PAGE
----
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Sequential Auctions with Endogenously Determined Reserve Prices

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  • Rasim Ozcan

    (Boston College)

Abstract

This paper models an auction game in which two identical licenses for participating in an oligopolistic market are sold in a sequential auction. There is no incumbent. The auction for the first license is a standard first-price, sealed-bid type with an exogenously set reserve price, while the second uses the price of the first unit as the reserve price. This auction rule mimics the license auction for the Turkish Global Mobile Telecommunications in 2000. For some parameter values of the model, this auction setup generates less or equal revenue as selling the monopoly right with the second-price, sealed-bid auction. However, for other parameter values, the seller may get higher revenues.

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Bibliographic Info

Paper provided by Boston College Department of Economics in its series Boston College Working Papers in Economics with number 592.

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Length: 30 pages
Date of creation: 05 Apr 2004
Date of revision:
Handle: RePEc:boc:bocoec:592

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Keywords: Auctions; Sequential First-Price Auctions; Endogenous Reserve Prices;

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References

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  1. Paul Klemperer, 2002. "What Really Matters in Auction Design," Journal of Economic Perspectives, American Economic Association, vol. 16(1), pages 169-189, Winter.
  2. von der Fehr, Nils-Henrik Morch, 1994. "Predatory Bidding in Sequential Auctions," Oxford Economic Papers, Oxford University Press, vol. 46(3), pages 345-56, July.
  3. Philippe Jehiel & Benny Moldovanu, 2000. "Auctions with Downstream Interaction Among Buyers," RAND Journal of Economics, The RAND Corporation, vol. 31(4), pages 768-791, Winter.
  4. Ashenfelter, Orley, 1989. "How Auctions Work for Wine and Art," Journal of Economic Perspectives, American Economic Association, vol. 3(3), pages 23-36, Summer.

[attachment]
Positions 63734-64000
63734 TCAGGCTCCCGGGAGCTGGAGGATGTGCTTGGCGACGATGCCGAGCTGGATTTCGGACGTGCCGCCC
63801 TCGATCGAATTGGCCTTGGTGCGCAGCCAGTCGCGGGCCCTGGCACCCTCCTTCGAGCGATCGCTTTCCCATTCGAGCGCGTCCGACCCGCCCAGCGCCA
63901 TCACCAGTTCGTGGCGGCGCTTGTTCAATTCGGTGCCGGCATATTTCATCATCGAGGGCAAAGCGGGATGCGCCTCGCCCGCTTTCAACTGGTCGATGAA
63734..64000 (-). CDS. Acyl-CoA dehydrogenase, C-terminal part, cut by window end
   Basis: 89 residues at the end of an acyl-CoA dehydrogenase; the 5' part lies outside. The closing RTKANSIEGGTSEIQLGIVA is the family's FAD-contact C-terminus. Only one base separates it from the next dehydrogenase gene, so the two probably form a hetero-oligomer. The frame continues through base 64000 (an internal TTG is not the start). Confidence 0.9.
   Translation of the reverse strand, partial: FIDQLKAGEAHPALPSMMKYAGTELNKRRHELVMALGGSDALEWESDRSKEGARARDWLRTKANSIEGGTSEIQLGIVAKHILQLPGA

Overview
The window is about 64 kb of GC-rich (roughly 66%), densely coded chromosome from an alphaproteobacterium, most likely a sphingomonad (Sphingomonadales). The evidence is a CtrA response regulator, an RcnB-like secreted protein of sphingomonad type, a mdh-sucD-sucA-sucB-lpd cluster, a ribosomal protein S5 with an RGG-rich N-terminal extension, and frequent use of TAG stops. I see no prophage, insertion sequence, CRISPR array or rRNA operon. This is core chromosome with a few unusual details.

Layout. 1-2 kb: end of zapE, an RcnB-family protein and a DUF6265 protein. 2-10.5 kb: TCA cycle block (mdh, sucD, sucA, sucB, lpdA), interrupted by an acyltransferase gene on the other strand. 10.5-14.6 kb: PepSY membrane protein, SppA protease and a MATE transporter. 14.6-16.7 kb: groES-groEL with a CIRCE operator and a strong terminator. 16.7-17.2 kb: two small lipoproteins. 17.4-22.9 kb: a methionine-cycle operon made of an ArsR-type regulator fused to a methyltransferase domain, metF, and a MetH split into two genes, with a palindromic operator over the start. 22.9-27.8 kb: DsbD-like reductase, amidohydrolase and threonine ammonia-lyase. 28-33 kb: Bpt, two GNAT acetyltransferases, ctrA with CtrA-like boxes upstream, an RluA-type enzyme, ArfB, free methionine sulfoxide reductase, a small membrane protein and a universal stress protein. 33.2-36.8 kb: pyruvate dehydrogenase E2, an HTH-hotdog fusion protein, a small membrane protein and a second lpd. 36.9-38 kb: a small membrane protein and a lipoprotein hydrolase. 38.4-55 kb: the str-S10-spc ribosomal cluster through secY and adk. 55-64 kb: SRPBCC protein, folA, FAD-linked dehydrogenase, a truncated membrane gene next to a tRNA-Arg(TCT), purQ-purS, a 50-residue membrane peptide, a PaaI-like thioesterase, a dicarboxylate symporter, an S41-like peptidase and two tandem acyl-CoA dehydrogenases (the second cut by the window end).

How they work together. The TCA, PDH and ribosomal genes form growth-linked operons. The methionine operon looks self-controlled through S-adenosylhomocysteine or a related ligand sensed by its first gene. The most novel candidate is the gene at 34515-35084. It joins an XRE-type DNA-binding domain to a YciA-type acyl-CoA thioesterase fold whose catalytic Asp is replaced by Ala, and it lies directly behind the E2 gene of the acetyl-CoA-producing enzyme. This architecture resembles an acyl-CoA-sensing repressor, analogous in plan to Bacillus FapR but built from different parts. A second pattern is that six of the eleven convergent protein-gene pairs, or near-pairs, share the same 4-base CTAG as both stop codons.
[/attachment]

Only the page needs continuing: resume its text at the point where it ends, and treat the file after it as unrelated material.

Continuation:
5. Gerard J. van den Berg & Jan C. van Ours & Menno P. Pradhan, 2001. "The Declining Price Anomaly in Dutch Dutch Rose Auctions," American Economic Review, American Economic Association, vol. 91(4), pages 1055-1062, September.
  6. Varian, Hal R, 1980. "A Model of Sales," American Economic Review, American Economic Association, vol. 70(4), pages 651-59, September.
  7. Cristina Mazón & Soledad Núñez, 1999. "On the Optimality of Treasury Bond Auctions: The Spanish Case," Banco de Espa�a Working Papers 9905, Banco de Espa�a.
  8. McAfee, R. Preston & Vincent, Daniel, 1997. "Sequentially Optimal Auctions," Games and Economic Behavior, Elsevier, vol. 18(2), pages 246-276, February.
  9. Gandal, Neil, 1997. "Sequential Auctions of Interdependent Objects: Israeli Cable Television Licenses," Journal of Industrial Economics, Wiley Blackwell, vol. 45(3), pages 227-44, September.
  10. Bernhardt, Dan & Scoones, David, 1993. "A Note on Sequential Auctions," Working Papers 829, California Institute of Technology, Division of the Humanities and Social Sciences.
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Cited by:
  1. Hikmet Gunay & Xin Meng, 2007. "Predatory Bidding in Sequential Auctions," Economics Bulletin, AccessEcon, vol. 4(12), pages 1-5.
  2. repec:ebl:ecbull:v:4:y:2007:i:12:p:1-5 is not listed on IDEAS

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